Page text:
Government to abolish Mongolian & Tibetan affairs commission

roc_mongolian_and_tibetan_affairs_commission_logoTaiwan’s Executive Yuan today approved a draft bill to abolish the Mongolian & Tibetan Affairs Commission (MTAC), a ministry-level agency responsible for Mongolian and Tibetan affairs by the end of this year. Much of its portfolio has already been transferred to the foreign ministry and the Mainland Affairs Council, leaving it as a primarily cultural promotion agency. Its current staff and portfolio will be absorbed by the Mainland Affairs Council and the Ministry of Culture. The commission maintains the Mongolian and Tibetan Cultural Center in Taipei. Continue reading “Government to abolish Mongolian & Tibetan affairs commission”

Indigenous territories in Taiwan

Despite President Tsai Ing-wen’s apology to the indigenous peoples in August last year, indigenous rights still have a long way to go in Taiwan. In February this year, the Council of Indigenous Peoples (CIP) started drafting regulations on defining traditional indigenous territories. These territories expand from current indigenous reserved territories, and are meant to include territories occupied by tribes before foreign invasions.

As most of Taiwan’s current population resides on the western side of the island, the current discussion is only on the 16 government-recognized tribes, who mostly reside on the eastern part of the island and in the Central Mountain Range. Surveys conducted by the CIP during 2002-2007 suggested that traditional indigenous territories are about 180 hectares, or ~50% of Taiwan. The draft CIP created this year, however, only included 80 hectares, as it excluded private properties and land owned by the government and its agencies, most of which were obtained through force and deceit in the last century.   Continue reading “Indigenous territories in Taiwan”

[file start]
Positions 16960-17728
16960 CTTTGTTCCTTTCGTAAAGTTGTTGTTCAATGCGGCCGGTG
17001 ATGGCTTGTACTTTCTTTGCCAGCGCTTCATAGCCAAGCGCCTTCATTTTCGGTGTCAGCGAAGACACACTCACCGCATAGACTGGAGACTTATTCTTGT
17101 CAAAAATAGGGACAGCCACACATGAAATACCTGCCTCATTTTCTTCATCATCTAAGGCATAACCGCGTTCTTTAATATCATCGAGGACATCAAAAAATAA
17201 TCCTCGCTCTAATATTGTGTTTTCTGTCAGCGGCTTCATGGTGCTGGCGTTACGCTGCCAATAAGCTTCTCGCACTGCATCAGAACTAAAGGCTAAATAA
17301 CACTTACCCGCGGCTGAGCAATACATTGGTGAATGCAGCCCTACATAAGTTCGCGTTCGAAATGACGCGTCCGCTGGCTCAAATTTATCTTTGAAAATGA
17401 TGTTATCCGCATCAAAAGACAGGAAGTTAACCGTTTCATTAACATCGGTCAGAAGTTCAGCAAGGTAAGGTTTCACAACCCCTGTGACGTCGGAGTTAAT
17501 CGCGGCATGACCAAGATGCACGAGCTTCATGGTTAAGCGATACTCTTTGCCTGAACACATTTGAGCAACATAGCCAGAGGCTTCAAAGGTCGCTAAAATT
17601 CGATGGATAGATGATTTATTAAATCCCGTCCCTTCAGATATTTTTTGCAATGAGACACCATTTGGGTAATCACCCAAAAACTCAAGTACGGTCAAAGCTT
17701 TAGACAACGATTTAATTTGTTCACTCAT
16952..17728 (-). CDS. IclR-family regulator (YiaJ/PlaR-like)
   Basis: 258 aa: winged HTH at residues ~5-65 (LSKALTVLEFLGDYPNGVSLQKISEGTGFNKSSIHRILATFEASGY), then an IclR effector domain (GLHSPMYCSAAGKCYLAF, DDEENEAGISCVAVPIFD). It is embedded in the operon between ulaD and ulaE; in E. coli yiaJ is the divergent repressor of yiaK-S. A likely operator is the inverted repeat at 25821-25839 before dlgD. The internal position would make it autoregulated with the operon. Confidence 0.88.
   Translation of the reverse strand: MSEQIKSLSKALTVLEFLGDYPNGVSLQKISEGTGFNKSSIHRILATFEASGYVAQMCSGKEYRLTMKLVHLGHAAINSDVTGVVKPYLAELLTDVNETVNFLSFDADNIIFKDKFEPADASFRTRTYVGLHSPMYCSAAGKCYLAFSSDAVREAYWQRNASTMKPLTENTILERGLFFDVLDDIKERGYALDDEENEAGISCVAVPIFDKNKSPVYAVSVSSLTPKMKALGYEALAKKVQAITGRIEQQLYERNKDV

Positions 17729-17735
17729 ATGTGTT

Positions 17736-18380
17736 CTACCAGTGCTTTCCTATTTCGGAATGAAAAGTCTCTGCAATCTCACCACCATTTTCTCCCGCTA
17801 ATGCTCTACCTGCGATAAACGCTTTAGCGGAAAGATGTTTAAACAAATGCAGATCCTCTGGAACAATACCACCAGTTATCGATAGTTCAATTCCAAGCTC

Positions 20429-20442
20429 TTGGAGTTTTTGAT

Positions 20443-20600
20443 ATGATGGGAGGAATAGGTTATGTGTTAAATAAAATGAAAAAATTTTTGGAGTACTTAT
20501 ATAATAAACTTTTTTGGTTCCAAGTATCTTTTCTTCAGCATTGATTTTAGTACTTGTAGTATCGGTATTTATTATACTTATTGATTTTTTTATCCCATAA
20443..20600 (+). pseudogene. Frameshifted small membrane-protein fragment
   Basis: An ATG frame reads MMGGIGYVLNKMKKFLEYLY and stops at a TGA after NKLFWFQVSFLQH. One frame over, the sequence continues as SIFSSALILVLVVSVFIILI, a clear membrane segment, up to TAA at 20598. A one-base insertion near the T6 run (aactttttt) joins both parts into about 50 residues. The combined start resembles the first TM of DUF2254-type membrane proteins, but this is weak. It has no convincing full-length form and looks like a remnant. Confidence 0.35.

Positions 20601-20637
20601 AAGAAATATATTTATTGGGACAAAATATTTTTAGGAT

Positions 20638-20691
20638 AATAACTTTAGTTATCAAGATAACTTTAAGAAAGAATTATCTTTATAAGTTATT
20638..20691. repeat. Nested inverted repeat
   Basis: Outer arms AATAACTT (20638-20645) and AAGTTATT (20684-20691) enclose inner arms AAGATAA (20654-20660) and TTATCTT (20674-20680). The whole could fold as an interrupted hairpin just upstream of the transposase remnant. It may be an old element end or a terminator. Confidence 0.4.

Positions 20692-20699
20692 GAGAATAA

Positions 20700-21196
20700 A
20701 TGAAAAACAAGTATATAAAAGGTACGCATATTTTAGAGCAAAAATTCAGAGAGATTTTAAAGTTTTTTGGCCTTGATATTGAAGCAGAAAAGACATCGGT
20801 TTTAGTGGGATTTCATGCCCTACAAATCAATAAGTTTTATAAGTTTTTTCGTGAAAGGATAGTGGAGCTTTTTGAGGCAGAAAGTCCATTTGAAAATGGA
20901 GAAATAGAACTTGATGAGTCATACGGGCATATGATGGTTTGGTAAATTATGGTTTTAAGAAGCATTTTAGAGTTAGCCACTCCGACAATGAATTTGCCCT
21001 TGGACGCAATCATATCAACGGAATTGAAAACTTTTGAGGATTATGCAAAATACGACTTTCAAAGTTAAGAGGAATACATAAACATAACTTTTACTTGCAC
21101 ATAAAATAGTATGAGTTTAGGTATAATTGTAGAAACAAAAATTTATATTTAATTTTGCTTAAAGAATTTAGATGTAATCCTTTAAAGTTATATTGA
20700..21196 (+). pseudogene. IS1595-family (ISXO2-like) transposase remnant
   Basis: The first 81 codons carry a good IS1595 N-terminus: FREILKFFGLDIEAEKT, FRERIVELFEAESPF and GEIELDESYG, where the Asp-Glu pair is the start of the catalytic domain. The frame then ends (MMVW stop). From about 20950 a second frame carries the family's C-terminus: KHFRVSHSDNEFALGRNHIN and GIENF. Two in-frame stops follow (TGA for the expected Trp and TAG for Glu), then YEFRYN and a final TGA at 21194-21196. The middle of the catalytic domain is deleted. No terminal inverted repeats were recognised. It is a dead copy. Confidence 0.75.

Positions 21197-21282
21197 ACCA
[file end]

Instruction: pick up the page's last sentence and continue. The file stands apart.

Taiwan’s territorial claims

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Circulating a bit on social media, this map on Reddit gives you an idea of how ludicrous Taiwan’s situation is. Admittedly part of the problem comes from Taiwan (holding on to certain claims, refusing to let go of “China”), but the international environment (giving up claims might anger PRC) certainly isn’t helping.

I particularly like one of the comments on the thread:

“You don’t claim our lands? How dare you!”